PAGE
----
• In pane 280, a cursor 152 hovers over a collective format change indicator 168 that indicates a change to the title assigned to the document 124. As noted in previous examples, if desired, the user may then “click” or otherwise act to select an individual item in the history balloon 180 to maintain the current item in its present state, or to return its value to a prior state. If the value is returned to a prior state, this activity is also recorded as a change, and added to the content of the history balloon 180 for that item. Thus, the indicated activity (e.g., change) can be undone, and undoing the activity will be recorded as an additional change to form part of the content of the history balloon 180.
  • In some embodiments, change is not indicated for every revision activity. For example, tracking the change history for an item may begin only after a particular database field associated with that item has assumed a value. Thus, the activity of creating a field in a series of records, such as a vertical column (e.g., representing the field) across several rows (e.g., representing the records), may be indicated as a change. However, each item of content for that column/field may not show a change upon assuming an initial value. Only after the initial, assumed value has itself been changed is a change indicated. Other embodiments may operate to indicate all change, including the occasion when a blank or otherwise empty field first assumes a value.
  • It should be noted that the various implementations described with respect to FIGS. 1 and 2 can be implemented by receiving information about the changes that have occurred between various versions of a database, and then displayed. Thus, the changes may be detected at one location (e.g., using a server), and then information regarding the changes, and/or various types of change, may be transmitted to another location (e.g., to a receiving entity, such as a client) to enable display of the changes, and various aspects of the changes. Thus many embodiments may be realized. Some of these include a variety of methods.
  • For example, FIG. 3 is a flow diagram illustrating several methods 311 according to various embodiments. In some embodiments, a computer implemented method 311 of detecting and transmitting changes to content stored in a database, perhaps to display changes between versions of a database, may begin at block 321 with creating a database, perhaps by storing electronic content as a collection of records that include one or more fields.
  • In some cases, the method 311 may include processing the database according to a spreadsheet format at block 325. For example, the database may be stored in a spreadsheet file format, and displayed as a spreadsheet to the user. A variety of formatting and formula operations may be applied to the database content, as occurs in spreadsheets known to those of ordinary skill in the art.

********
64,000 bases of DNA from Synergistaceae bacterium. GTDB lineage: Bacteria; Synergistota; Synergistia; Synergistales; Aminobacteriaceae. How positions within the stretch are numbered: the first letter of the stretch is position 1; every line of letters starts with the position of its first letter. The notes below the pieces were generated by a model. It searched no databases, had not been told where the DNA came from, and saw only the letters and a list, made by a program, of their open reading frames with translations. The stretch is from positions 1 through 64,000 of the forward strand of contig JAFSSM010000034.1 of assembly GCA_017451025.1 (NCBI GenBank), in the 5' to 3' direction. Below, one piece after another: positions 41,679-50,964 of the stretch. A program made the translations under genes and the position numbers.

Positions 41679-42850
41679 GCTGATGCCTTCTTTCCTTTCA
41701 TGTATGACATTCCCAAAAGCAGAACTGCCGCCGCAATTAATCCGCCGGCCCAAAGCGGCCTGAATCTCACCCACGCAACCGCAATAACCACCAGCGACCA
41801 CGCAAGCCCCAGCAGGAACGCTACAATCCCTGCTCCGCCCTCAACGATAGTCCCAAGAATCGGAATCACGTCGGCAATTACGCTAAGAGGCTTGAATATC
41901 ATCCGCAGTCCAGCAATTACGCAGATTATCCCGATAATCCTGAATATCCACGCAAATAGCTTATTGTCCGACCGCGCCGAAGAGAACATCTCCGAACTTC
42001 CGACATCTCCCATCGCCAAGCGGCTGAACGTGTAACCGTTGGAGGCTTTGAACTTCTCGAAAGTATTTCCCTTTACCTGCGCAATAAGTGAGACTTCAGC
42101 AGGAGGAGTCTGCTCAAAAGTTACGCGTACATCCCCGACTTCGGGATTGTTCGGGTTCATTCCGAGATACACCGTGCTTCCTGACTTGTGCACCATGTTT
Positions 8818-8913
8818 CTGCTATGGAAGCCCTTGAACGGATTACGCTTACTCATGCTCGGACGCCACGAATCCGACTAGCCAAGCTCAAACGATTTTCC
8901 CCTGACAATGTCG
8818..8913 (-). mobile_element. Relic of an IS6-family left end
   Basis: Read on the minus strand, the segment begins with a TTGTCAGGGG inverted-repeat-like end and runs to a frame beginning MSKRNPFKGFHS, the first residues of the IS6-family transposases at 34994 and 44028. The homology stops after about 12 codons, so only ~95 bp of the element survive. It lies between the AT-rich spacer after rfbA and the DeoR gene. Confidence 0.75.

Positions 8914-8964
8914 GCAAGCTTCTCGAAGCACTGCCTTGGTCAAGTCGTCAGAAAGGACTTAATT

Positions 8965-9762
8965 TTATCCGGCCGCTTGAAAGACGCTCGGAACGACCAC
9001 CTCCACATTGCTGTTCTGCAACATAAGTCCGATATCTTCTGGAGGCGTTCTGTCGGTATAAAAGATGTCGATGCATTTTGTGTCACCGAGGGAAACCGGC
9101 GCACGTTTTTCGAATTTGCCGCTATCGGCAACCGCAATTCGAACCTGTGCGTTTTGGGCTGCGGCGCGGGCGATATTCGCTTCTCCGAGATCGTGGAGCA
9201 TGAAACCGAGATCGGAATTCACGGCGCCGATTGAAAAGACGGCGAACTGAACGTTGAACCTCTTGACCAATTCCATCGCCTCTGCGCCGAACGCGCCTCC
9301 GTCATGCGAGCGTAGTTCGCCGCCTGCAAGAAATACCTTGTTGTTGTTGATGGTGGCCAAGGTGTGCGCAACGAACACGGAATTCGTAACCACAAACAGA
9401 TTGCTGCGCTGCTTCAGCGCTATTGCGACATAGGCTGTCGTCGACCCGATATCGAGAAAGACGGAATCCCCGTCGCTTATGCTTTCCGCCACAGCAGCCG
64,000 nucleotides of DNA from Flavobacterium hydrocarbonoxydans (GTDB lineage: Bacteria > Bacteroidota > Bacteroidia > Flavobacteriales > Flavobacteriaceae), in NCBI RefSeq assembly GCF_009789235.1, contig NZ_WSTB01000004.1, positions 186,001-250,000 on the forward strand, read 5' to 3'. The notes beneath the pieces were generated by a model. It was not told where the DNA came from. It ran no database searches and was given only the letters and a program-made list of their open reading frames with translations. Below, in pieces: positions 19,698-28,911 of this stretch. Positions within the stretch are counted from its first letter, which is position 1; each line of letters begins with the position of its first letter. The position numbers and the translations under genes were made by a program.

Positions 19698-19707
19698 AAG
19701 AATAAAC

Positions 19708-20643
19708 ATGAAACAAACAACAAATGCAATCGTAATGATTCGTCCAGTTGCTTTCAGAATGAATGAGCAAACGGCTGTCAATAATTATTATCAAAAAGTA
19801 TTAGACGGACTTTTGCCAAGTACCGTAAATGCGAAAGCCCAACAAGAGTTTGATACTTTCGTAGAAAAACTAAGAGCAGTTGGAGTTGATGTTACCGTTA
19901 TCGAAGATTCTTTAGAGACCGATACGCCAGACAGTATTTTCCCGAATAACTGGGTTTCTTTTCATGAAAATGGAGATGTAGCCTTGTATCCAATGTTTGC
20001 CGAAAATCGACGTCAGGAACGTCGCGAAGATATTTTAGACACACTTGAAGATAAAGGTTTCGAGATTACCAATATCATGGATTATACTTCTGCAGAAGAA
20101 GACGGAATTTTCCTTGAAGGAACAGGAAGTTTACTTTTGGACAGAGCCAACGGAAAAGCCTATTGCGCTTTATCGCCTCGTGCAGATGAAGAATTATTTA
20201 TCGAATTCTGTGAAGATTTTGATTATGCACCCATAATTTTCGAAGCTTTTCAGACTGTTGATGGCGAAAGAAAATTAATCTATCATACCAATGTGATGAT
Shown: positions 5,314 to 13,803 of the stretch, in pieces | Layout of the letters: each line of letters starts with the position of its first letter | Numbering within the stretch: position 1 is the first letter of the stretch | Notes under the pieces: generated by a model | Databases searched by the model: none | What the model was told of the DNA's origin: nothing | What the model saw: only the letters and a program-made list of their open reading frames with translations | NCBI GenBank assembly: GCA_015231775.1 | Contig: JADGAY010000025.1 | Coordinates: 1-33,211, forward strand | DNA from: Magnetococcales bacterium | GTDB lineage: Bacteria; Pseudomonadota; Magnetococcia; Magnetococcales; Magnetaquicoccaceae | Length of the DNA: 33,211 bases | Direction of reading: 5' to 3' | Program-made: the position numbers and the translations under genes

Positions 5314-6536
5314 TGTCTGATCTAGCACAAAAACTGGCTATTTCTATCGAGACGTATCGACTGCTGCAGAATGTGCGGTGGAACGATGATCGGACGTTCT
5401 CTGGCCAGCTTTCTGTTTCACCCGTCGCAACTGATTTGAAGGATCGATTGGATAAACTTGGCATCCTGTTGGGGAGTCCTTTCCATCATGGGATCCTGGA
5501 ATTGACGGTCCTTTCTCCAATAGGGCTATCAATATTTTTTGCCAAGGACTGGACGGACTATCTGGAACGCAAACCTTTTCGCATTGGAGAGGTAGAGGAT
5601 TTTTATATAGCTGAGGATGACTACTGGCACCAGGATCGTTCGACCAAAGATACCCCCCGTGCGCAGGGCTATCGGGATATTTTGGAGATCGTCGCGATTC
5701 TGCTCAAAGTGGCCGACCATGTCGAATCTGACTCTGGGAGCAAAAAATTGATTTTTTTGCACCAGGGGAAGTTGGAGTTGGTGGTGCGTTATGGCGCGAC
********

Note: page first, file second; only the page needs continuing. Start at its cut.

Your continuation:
• As noted previously, multiple versions of a database may be stored. A timeline history of the versions may be displayed. For example, the method 311 may include, at block 329, transmitting timeline information to a receiving entity (e.g., from a server to a client as the receiving entity, where the client may comprise a virtual client or a client comprising a computing device) to enable displaying a timeline that includes a first version and a second version of the database, as well as other versions. The terms “first” and “second” are used herein for convenience, do not designate absolute version numbers. Also, for convenience in explanation, the first version of the database may be assumed to be more recent than the second version of the database, although this is not the case for all embodiments. In any event, a timeline history bar with a plurality of database versions can be displayed.
  • Displaying the time line at block 329 may comprise displaying the time line as a substantially linear, horizontal arrangement of a plurality of version indicators, each one of the plurality of version indicators comprising a substantially similar shape that is spaced apart from others along the time line. Thus, the time line can be displayed as a history bar with a plurality of database versions using shapes as version indicators positioned along a horizontal line, with the versions spaced apart along the line. The shapes representing version indicators may include vertical bars; or square, circular, triangular, or elliptical icons. The version indicators may be substantially equally spaced apart along the time line. In some embodiments, the time line may be displayed vertically, instead of horizontally.